oauth_token_secret tokens. You won’t need the old ones anymore. You only need these new ones. Additionally, you can disregard your
oauth_verifier code as well. You shouldn’t need that code any more.
OK, we are done with Postman and we now have the necessary OAuth tokens we need in order to make an authenticated API request.
The only thing is, our main API site does not require authentication yet. So let’s force it to require authentication.
On your main API site, install the Disable Rest API plugin.
So now we have 2 plugins installed on our main API site:
- WP REST API – OAuth 1.0a Server
- Disable REST API
Let’s make sure our API now requires authentication. Go to the test page you created on your client site and load the page again.
You should now see a 401 “
rest_cannot_access” message like this.
Excellent! I bet you’ve never been so happy to see a 401 message. 🙂
So, now that we have the keys to get around that restriction and authenticate, let’s do so.
But we’re not out of the woods yet… unfortunately, not even close.
The next bit of code mostly comes from this Sitepoint article. Please refer to that for more details. In our case, we will make a class that handles sending the proper headers to an API that requires authentication. Time to get more coffee… I’ll be here when you get back.
We are going to create a new shortcode so that we can add it to our page with the other shortcode.
Let’s first go to our page and modify our page so it looks like this:
<h2>test_api_connection</h2> [test_api_connection] <h2>test_api_oauth_connection</h2> [test_api_oauth_connection]
Then we need to add a new shortcode to our plugin so we can start testing our OAuth connection.
Here’s our new shortcode:
A few things to take note of…
We added a
$method variable and set it to ‘
GET‘. That matches our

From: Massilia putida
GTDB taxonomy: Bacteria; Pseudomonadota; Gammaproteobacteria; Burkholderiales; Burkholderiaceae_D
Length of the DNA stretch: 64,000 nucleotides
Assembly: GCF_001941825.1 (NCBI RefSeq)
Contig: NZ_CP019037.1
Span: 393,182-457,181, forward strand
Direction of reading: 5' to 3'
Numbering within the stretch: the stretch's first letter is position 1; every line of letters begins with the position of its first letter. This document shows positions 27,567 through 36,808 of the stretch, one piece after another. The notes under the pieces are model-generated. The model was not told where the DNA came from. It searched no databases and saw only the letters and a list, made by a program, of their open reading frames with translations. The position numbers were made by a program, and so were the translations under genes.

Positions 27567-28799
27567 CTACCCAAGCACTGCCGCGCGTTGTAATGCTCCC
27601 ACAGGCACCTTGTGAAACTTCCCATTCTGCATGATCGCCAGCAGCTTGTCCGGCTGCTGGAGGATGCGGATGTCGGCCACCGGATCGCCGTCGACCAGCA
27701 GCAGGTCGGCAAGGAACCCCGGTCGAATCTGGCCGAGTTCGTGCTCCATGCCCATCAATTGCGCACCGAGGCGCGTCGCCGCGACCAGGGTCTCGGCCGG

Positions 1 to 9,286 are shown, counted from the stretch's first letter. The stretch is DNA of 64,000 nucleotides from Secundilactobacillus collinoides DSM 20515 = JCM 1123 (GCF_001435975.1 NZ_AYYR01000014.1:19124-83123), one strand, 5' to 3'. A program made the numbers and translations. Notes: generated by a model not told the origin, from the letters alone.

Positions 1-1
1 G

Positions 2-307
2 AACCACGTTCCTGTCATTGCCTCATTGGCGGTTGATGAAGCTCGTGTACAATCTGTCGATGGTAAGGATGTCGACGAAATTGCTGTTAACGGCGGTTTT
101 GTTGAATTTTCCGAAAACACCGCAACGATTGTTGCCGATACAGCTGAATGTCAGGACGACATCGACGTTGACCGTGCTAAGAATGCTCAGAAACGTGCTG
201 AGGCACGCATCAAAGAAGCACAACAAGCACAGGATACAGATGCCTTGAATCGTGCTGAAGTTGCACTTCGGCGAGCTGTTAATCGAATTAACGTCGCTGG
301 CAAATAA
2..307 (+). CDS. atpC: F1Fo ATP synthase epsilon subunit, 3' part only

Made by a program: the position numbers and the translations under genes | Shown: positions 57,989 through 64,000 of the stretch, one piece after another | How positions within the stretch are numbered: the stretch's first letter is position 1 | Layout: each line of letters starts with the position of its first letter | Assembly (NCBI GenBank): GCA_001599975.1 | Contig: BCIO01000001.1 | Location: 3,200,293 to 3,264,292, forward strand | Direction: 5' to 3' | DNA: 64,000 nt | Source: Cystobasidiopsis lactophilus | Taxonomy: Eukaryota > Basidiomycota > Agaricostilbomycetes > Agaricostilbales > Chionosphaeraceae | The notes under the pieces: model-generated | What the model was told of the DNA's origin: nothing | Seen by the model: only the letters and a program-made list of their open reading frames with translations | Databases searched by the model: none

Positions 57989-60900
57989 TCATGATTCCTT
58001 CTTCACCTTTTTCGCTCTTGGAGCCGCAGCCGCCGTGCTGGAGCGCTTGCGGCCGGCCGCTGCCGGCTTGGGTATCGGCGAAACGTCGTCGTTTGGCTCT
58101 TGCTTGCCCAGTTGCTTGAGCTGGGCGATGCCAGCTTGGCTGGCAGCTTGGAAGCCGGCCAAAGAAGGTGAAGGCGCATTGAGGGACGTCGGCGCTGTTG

We added the various keys that we created to a
Then we passed the
$method variables as parameters to our new
OAuth_Authorization_Header() class. More on that in a second.
We get the
$header value from the
get_header() method and then added our authorization header array to a new
Lastly, we modified our call to
wp_remote_get() by adding the
$args array as the second parameter to the function.
The rest of the shortcode code is the same as our first one.
OK, so what about the new
Well, it’s a modified and simplified version of the class in the Sitepoint article which is itself a modified and simplified version of the code from a Twitter WordPress HTTP client. Love me some open source!
Here’s the basic
OAuth_Authorization_Header class without documentation or checks to ensure all the required data is present… it’s a starting point. Be sure to validate the incoming arguments.
So now when you load the page with your shortcodes on your client site, you should have one ‘access denied’ message and one with a successful response.
The last thing I want to do is set up a custom endpoint on my API site and make that custom endpoint protected. Currently, all of our endpoints are private because we installed the Disable REST API plugin. But what if you just want a single custom endpoint to be private, not all endpoints?
Here’s how we can do that.
First, disable the Disable REST API plugin on your main API site.
After you do that, now both your shortcodes on your client site should load a successful response like this:
Next, create a custom plugin on your main API site and add the following code to your plugin:
Basically, this creates a new endpoint and returns an array if successfully called.
Let’s tweak our URLs in our client plugin:
In the client plugins we have this:
$url = 'http://wp-api-main/wp-json';
Let’s change that to this to make a request to a specific endpoint:
$url = 'http://wp-api-main/wp-json/myapiplugin/v2/greeting';
Be sure to change the
$url variable in BOTH shortcodes.
Then refresh the page on your client site with the shortcodes. You should now see 2 successful responses.
Perfect! Now, let’s make that new endpoint private so only authenticated clients can access it.
Change the Main API plugin to this:
You see we have added a new item to array in the third parameter of the call to
register_rest_route(). We have added:
'permission_callback' => 'myapiplugin_permission_callback',
Then we added a new function to our plugin that returns ‘
true‘ if the current user can update core WordPress or false if the user can not. Who is this user that “
current_user_can” is referring to? That user is our client who we have granted permissions to through the OAuth key exchange (back in the Postman section of this article).
So now that we have added this new authentication code to our plugin, let’s go back to our client shortcode page and reload that page.
Now you should see 1 access denied message and one success message.
And now you have successfully set up OAuth1 with your WordPress API so that a client that you have explicitly granted access to can call a private endpoint that you have set up.
Here are some of the articles I referenced when putting my article together. They were a huge help so if you are looking for more information about some of these steps, do check these out: